miles
S E. to a Bluff in a Stard Bend    passed Lower point of an Isld.     1
S. 70° E  [18] under the Stard. Bluff    passed an Island on the Lard Side     2
S. 20° E. to a Lard Bend    pasd. 4 Islands near the Lard Side.    a
}

  4
  high bluff on the Stard Side    Low leavel plain on Lard Side
East to a large Island Covered with wood    middle of the river        ½
N. 20° E to the main Larboard Shore passing on the left of the
}
     ½
  Island
S. 18° E. to a bend on the left Side of the island        ½
N. 40° E to a Lard. Bend.    timber on both Sides of the river     1 ½
S. 75° E Passing the lower point of an island at 2 miles opposit
}
  2
  to the upper point of another island
North to the main Lard Shore passed the island   1 ½
N 65° E. to a Bluff bank on the Stard. Side.    passed Some
}
  2 ½
  rough waves.    the river about 200 yards wide    
N. 12° E to a Lard. Bend passing a small island.    low bottoms
}
  1 ½
  on Std.
East to a high bluff on the Stard. Side     2
N. 20° E. to a Lard Bend.    passed 2 islands, near the Stard
}
  3
  shore 〈pass〉 to the lower point of an Island close on
  Lard. small rapid
N. 60° E. to the upper part of a wood in a Lard Bend.    low
}
  2 ½
  bottoms passed a Small Stoney Island
East to the enterance of Clarks fork 100 yds wide.    pass-
}
  4  
  ing a bad rapid at 3 miles. passed 5 Small islands
      29
North to a Lard Bend. river near 300 yards wide     2
N. 58° E to a Stard Bend passing 5 Small islands.    passed an
}
  4
  old indian fort of logs and bark on a Island Close to
  Lard Side
N. 46° E to a Bluff in a Stard. Bend opsd. an Isld.    passed one
}
  3
  in Midl. R.    
N. 36° E. to a large brook  [19] in a Stard. Bend opposit a Stony bar     1 ½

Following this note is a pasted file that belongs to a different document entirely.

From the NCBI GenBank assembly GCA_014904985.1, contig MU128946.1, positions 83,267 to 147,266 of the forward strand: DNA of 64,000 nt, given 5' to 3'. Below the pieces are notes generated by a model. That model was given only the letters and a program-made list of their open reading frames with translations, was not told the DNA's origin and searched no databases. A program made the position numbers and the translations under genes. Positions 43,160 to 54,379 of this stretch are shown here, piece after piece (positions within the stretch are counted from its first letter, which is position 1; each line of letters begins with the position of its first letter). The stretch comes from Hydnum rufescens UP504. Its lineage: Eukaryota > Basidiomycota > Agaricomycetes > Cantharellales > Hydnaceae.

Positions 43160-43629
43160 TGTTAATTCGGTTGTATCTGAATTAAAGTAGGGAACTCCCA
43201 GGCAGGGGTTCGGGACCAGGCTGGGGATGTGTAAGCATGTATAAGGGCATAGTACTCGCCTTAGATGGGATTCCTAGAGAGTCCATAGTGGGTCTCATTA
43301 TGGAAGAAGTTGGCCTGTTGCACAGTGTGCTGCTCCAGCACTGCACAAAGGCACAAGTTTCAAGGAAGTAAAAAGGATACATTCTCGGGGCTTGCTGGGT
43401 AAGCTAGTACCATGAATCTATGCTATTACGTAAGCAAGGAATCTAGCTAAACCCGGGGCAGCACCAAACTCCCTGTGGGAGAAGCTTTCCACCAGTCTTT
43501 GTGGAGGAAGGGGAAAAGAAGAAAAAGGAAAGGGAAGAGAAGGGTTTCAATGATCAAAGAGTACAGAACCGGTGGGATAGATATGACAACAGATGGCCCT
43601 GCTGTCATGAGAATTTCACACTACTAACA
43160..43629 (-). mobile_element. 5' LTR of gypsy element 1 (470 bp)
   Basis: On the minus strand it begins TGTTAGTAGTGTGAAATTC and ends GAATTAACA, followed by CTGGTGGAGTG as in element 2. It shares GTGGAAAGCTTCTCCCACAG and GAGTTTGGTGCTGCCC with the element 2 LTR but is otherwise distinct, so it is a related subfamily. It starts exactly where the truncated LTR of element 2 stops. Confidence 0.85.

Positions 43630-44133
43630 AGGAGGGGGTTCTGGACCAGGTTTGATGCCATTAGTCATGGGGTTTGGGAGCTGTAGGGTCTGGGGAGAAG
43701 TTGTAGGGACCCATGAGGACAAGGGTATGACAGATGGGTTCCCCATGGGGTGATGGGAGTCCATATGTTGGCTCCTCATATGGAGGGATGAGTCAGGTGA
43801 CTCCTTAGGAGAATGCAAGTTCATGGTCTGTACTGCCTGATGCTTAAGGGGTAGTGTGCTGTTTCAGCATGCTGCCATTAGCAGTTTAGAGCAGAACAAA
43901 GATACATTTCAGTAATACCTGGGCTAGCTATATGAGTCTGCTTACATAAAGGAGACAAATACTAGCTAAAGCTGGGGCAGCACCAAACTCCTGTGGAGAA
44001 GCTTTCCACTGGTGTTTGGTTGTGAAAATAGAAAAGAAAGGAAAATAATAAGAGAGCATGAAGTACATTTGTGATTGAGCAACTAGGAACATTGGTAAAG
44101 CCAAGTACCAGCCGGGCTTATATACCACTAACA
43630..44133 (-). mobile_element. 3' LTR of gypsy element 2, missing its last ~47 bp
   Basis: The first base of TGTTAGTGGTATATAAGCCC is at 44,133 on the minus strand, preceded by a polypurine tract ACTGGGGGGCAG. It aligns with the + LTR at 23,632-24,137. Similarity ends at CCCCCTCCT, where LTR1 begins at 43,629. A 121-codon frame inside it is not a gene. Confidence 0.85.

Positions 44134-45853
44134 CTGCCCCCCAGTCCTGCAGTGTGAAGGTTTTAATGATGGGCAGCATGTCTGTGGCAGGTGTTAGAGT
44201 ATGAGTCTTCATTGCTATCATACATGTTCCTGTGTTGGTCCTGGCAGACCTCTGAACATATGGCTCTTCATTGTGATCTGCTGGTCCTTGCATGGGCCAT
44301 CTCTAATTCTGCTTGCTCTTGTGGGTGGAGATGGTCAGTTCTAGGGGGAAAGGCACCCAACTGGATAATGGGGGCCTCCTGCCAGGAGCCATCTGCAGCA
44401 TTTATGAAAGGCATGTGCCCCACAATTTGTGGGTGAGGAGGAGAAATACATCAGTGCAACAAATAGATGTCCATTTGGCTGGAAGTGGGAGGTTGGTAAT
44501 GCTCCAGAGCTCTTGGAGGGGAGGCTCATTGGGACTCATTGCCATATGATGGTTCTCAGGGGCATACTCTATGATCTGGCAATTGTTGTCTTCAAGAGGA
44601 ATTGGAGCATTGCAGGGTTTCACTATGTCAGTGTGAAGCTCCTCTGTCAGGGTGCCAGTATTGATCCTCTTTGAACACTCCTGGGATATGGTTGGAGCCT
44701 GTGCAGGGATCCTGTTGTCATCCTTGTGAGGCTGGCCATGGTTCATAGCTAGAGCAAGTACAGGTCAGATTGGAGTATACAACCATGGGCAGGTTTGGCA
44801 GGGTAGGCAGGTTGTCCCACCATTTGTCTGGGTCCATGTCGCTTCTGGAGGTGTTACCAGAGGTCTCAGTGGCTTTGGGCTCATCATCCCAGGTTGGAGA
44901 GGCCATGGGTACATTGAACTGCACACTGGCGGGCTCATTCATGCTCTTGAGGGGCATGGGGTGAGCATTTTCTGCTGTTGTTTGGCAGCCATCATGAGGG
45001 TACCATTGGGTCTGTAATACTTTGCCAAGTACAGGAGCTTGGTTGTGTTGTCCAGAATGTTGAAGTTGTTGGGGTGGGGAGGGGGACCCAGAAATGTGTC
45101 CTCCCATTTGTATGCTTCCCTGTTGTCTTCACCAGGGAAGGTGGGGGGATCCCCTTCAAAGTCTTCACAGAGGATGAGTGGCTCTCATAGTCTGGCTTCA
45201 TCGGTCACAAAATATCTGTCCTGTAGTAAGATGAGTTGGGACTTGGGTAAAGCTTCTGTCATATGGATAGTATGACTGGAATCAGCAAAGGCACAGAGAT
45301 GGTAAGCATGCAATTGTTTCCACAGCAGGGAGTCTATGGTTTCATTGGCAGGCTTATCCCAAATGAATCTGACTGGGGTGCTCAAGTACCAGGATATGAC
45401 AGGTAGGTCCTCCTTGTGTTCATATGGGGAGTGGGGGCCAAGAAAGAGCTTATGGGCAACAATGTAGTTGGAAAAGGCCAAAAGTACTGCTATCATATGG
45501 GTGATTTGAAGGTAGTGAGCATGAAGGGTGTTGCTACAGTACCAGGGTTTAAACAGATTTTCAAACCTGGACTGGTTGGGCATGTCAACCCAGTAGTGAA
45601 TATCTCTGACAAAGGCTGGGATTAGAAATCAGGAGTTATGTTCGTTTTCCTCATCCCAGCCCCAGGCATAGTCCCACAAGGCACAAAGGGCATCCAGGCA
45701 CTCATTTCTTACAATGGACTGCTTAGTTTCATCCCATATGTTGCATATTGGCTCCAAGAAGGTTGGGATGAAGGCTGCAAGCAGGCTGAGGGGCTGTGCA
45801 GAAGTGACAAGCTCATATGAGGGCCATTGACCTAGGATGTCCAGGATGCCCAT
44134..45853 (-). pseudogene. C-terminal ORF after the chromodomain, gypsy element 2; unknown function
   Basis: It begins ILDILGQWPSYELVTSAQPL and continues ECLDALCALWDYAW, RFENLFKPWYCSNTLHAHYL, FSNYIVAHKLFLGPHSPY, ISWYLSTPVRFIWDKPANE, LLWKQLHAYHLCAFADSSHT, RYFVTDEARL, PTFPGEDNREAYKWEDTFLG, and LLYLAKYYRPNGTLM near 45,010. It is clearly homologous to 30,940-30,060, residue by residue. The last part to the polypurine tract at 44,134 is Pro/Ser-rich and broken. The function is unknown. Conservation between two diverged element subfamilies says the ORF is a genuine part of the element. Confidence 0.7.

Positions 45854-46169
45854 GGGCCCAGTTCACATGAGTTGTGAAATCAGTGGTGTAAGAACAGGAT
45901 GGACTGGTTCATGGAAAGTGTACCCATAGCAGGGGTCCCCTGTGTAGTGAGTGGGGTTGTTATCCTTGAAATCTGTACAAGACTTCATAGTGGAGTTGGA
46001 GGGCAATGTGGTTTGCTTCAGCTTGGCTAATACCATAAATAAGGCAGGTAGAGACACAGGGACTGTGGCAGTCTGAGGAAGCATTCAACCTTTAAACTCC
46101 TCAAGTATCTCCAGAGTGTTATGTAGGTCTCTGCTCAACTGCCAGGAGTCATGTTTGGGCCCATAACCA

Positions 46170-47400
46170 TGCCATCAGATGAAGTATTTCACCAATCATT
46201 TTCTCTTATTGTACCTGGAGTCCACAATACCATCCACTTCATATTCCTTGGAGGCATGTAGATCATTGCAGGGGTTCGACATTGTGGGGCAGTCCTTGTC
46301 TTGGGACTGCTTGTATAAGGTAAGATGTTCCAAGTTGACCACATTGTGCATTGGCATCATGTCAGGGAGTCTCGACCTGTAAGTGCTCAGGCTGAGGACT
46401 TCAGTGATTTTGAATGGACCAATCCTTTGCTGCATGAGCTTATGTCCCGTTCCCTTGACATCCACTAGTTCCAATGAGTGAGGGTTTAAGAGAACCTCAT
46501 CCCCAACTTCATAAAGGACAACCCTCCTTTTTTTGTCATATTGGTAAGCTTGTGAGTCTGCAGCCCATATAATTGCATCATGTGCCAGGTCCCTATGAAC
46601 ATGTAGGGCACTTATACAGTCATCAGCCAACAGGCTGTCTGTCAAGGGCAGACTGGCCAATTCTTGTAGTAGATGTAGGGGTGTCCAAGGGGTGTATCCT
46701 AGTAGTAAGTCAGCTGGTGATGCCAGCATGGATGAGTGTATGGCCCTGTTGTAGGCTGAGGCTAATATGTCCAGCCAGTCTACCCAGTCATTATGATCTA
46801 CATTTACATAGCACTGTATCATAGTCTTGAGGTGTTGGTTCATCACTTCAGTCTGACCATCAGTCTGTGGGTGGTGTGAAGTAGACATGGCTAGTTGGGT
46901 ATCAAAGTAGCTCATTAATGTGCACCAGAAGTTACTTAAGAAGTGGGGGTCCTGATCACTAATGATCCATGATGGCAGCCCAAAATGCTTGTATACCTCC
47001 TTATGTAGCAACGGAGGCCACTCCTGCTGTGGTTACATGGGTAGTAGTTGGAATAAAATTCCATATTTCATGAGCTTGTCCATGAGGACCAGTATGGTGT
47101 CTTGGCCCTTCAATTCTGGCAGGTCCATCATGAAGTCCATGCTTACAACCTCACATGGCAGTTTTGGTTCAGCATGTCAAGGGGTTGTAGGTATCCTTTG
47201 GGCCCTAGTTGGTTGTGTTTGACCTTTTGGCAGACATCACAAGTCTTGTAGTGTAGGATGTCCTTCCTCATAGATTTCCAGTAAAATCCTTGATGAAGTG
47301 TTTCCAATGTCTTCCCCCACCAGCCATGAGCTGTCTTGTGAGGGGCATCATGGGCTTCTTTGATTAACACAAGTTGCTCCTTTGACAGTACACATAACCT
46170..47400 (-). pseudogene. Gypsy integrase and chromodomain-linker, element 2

N 25° W. to a Lard. Bend    passed the lower point of 2 islands     1 ½
N. 60° W. to a wood in the Stard Bend    passed 4 islands     3 ½
North to a Lard Bend opposit some large timber on Stard. Side     1 ½
N. 60° E. to a point on the Lard Side opposit to a large island
}
  3 ½
  in the middle of the river.    passed Several small
  islands
North to a bend below Some wood in the Lard Bend & low
}
  1
  bottoms on either Side    Horse Creek falls in one Std.
N 64° E. to a Lard. point passing an Island and the lower
}
  2 ½
  point of a large Island.
N. 45° E to the lower part of a timbered bottom on the Lard
}
  1
  Side (here I had the horses Crossed 26 in number &c.)
East to a high Bluff bank in a Stard. Bend    passed an Isld.     2
N. 20° E. to the enterance of brook  [20] on the Stard. Side. pass-
}
  2
  ing at the foot of a high black bluff bank on the
  Stard. Side
N. W. to a bend on the Lard.    passed 2 small islands.    a
}
  2
  high clift of yellowish Gritty Stone  [21] on the Stard Side
North to a low clift of dark rock  [22] on the Lard Side.    the
}
  4
  high clift continue on the Stard. for 2 miles
N. 12° E. to a low black Bluff  [23] on the Lard Side opsd. to a low
}
  1 ½
  bottom.    2 Small Stoney islands
N. 55° E to the upper point of an island in a Stard Bend
}
  3 ½
  〈opposd.〉    passed a Creek on the Stard side at 3
  miles Pryors river
    Miles 69




[Ordway] 
 

       Thursday 24th July 1806.    a clear morng.    we returnd. with the waggons to the head of the portage and took on the other Small canoes    we load the other large canoe as our wheels not bear it.    took in the Small one the baggage and proceeded on 8 miles    halted to baite our horses.    had a hard Shower of rain which rendred the plains verry muddy.    we procd. to willow Creek & Campd.    one waggon went with one canoe to the foot of the portage &c.—




[Gass] 
 

       Thursday 24th.    This was a cloudy morning. I was very much indisposed last night and am yet very unwell. I therefore staid at this camp, and the party went back for two more canoes. About three o'clock, one of the waggons with a canoe arrived; and the party with it; having let the horses feed a while, and taken dinner, they proceeded on to Portage river.  [24] About an hour after they started, a very heavy shower of rain, accompanied with thunder and lightning, came on, and lasted about an hour and a half. After this we had a fine evening, and a little before sunset the other waggon with a canoe arrived; when we encamped for the night. The man who cut his leg is still very lame, and continues at this camp.




 

1. Coyote. (Return to text.)

 

2. The first draft courses and distances resume here, where Clark again started traveling. The number "36" appears to the left of the heading, in an unknown hand. (Return to text.)

 

3. The many black bluffs along this area near Clarks Fork Yellowstone River are composed of the Niobrara and Carlile Shale of the Colorado Group. (Return to text.)